Normalized Number of Max. Horizontal Vertical response Earthquake Earthquake Base Shear Displacement Reaction ~ Component Rh (kN) ( R h ) ( Rv ) (U ) U (mm) Rv (kN) 3C 3.833E+03 Figure 6: Linear response of half water storage tank for Imperial Valley earthquake .037E-02 3.125E-01 3.000 0.134E+02 3C 8.833E+03 Full 1.000 1.741E-02 3.617E+03 5.409E+01 3.000 6C 1.075E+03 Half 1.986 1.392E+02 1.213E-01 6.092 1.392E+02 1.075E+03 3C 1.000 6C 4.134E+02 Empty 1.434 1.displacement and reaction force are shown in figures 6 and 7 for half water and full water tanks respectively. Max.122E-01 3.000 6C 8.285E-01 6.836 1.617E+03 5.074E+01 2. Table 5: Linear response of water storage tank with different water elevation for Imperial Valley earthquake Max.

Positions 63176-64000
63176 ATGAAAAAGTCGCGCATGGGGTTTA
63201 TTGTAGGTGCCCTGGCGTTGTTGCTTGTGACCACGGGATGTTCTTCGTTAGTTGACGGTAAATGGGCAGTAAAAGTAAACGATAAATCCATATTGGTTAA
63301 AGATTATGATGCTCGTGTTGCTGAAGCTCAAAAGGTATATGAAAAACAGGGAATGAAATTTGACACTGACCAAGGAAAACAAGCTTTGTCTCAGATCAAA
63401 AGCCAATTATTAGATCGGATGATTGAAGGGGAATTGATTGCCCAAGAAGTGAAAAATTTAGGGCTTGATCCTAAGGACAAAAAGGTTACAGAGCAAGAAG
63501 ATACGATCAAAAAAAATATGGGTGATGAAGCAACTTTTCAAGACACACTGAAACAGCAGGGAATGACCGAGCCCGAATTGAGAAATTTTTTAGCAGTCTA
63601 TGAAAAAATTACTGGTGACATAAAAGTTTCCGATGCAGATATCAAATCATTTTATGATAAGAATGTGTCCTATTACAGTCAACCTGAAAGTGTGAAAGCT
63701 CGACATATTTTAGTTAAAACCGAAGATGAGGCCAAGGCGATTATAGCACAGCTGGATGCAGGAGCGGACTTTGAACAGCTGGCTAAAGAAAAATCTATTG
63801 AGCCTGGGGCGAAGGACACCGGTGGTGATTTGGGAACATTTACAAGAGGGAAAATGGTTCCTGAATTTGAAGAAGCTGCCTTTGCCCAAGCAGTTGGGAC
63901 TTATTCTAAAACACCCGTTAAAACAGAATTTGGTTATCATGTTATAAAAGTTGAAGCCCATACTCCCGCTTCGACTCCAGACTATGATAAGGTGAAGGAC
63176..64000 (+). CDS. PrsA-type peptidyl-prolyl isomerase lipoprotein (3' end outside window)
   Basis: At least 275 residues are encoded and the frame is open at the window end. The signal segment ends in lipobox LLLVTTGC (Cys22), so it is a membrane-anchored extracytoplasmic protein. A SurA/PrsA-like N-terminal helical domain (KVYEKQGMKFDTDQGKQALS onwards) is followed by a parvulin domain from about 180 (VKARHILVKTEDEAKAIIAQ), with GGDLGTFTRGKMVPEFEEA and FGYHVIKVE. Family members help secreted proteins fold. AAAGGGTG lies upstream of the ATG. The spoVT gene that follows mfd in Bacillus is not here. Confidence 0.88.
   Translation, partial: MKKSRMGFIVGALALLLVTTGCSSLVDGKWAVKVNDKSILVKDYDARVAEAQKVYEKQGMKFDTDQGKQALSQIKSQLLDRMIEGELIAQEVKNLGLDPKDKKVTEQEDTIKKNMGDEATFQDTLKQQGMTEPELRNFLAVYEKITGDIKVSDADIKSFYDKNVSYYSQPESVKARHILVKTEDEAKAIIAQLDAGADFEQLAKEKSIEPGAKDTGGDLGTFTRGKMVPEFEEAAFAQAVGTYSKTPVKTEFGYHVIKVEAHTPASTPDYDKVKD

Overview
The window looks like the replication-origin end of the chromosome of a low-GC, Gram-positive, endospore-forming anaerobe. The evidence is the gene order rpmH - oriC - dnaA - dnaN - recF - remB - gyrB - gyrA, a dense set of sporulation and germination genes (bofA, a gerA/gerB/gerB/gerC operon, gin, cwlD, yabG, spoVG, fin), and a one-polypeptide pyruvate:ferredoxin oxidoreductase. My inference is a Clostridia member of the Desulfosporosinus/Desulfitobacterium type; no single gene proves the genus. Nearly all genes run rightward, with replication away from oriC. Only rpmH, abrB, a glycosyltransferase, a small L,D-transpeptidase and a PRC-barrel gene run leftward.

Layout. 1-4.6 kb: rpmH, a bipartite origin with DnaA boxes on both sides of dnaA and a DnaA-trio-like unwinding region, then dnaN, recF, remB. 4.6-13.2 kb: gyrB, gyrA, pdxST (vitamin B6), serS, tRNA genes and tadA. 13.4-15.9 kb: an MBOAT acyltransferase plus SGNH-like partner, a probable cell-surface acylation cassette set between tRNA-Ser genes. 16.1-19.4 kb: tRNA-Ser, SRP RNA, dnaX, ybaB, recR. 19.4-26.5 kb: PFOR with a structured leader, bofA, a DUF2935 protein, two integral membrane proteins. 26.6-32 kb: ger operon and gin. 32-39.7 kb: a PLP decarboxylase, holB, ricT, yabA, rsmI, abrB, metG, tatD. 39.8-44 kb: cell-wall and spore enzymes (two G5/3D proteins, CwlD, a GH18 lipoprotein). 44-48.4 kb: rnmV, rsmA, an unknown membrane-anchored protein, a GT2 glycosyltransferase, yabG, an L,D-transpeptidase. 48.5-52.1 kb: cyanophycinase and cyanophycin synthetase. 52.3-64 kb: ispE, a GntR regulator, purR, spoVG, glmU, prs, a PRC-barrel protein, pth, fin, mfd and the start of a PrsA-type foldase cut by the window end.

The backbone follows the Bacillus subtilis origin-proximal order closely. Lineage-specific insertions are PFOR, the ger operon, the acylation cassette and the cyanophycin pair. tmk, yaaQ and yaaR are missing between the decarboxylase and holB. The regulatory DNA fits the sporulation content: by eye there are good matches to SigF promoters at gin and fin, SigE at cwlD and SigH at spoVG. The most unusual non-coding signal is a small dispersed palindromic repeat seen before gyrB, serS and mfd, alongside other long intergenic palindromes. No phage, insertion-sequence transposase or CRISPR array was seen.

Dynamic response of buildings to ground motion. 1984.1-b. 2008. N. Earthquake Eng. As shown in table 5. Bayraktar. G. 2. 1995.. G. Castellani. 4856. J. Adanur. No. Applied Mathematical Modeling. 4. 17-30. and the reliability of the method was confirmed by other references. 3. 751-767. Boffi. Elasto-plastic earthquake response of arch dams including fluid-structure interaction by the Lagrangian approach. J. As the elevation of water increased. For this purpose. T. B. Fluid-structure interaction based on Lagrangian-Lagrangian approach was considered.. K. Vol. 6. J. So six-component-earthquake analysis of these structures is necessary for design control. Civil Eng.. inversed result can be obtained for rotationally stiff structures. 5.The rotational components of earthquake did not affect vertical reaction force in linear analysis. Dyn... the rotational components of earthquake could increase the response of structure. A. Hydrodynamic Interaction Analysis of Dam Reservoir Using Lagrangian Approaches. and Navayineya. No.. Discussion and Conclusions Effect of six correlated components of earthquake on linear dynamic responses of water storage tanks was investigated by finite element method. 1989. Humar. Rotational components of the surface ground motion during an earthquake. Linear dynamic analyses of these structures under six earthquakes led to the following specific conclusions: 1. L. F. Rofooei. A. frequency content of earthquake and its rotational components. Dynamic response of building foundation system. of Engineering. results in lower responses due to six components of ground motion compared to three components. 14. Bielak. Dyn. 11. but they could alter the maximum base shear force and the maximum displacement.. A.The increase in the base shears and horizontal displacement of tank due to rotational excitations of ground motion are largest for empty aboveground tank.. References Ahmadi. S.Figure 7: Linear response of full water storage tank for Imperial Valley earthquake As shown in tables 4 and 5.2396-2412. Struct. (in Persian) Int. 1986. A. M. 1978. all responses of structure due to six components of ground motion near those due to three components and more increase of water elevation. In contrary... the rotational stiffness of water storage tanks increased and the response of structures decreased. On the rotational components of seismic motion. Akkose. Earthquake Eng. water elevation. Several types of storage tanks varying in water elevation were modeled. Attari. Journal of sound and vibration. A. Castellani. it can be concluded that the rotational components of ground motion can decrease or increase some of the responses of structure depend on structure frequency and also frequency content of earthquake. Struct. J. . R. Can. M. On lateral response of structures containing a cylindrical liquid tank under the effect of fluid-structure resonances. 2008. pp. and tank characteristics. Awade.. M. rotational components of the earthquake were obtained from translational components. it may be due to similar variations of the natural frequencies and predominant frequency of their rotational components. 32.The analyses showed that structure responses could change by variation in peak acceleration..In some cases in which structure was laterally stiff and rotationally flexible. soil type. 2008. 6. University of Science and Technology. and Dumanoglu.The effect of rotational components was the most significant in tanks with less elevation of water. Dyn. Earthquake Eng. when the water elevation is increased. Iran.. Boffi. 6.